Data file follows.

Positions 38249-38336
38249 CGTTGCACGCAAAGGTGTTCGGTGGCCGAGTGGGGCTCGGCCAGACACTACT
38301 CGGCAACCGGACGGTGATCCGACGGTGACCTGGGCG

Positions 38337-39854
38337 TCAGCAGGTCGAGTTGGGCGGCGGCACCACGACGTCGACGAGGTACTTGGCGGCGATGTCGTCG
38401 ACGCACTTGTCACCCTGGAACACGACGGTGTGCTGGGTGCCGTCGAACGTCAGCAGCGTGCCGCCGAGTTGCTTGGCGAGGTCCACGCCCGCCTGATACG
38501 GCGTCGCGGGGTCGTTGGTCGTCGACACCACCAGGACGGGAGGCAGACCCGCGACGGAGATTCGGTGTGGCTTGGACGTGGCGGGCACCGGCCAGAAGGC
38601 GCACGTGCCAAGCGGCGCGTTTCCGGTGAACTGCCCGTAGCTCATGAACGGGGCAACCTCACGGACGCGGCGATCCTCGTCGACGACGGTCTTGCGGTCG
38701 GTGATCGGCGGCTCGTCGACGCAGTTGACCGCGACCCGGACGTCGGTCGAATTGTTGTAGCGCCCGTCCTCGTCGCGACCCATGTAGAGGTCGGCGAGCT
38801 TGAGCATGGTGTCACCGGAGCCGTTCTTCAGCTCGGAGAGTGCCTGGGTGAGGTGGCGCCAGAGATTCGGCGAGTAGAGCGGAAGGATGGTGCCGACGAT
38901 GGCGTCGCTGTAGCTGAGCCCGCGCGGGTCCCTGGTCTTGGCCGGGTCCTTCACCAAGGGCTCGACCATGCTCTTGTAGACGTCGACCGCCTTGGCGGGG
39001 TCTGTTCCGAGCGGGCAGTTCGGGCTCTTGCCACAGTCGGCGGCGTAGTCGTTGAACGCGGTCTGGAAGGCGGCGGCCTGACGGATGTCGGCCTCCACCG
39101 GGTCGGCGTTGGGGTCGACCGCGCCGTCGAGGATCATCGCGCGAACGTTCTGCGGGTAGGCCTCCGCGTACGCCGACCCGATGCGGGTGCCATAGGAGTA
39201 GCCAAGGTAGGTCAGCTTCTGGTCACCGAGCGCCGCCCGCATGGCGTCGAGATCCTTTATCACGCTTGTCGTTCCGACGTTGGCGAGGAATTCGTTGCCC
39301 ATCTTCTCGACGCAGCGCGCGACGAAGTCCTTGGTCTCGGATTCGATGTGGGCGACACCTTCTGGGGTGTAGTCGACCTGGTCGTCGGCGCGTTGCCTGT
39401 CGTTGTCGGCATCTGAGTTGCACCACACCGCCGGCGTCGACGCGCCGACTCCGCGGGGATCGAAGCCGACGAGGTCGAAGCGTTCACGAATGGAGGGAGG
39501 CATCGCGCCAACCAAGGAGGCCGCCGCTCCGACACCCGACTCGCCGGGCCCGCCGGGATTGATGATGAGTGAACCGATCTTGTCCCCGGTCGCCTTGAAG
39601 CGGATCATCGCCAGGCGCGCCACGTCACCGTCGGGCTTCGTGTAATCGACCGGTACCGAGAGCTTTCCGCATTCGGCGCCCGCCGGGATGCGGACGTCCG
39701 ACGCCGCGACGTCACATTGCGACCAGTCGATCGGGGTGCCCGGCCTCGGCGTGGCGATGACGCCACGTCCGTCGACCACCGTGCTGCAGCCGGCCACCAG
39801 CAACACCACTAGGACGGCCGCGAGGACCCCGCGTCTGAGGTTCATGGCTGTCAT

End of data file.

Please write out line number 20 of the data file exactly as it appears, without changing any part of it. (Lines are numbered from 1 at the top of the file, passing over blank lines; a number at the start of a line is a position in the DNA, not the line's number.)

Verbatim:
39801 CAACACCACTAGGACGGCCGCGAGGACCCCGCGTCTGAGGTTCATGGCTGTCAT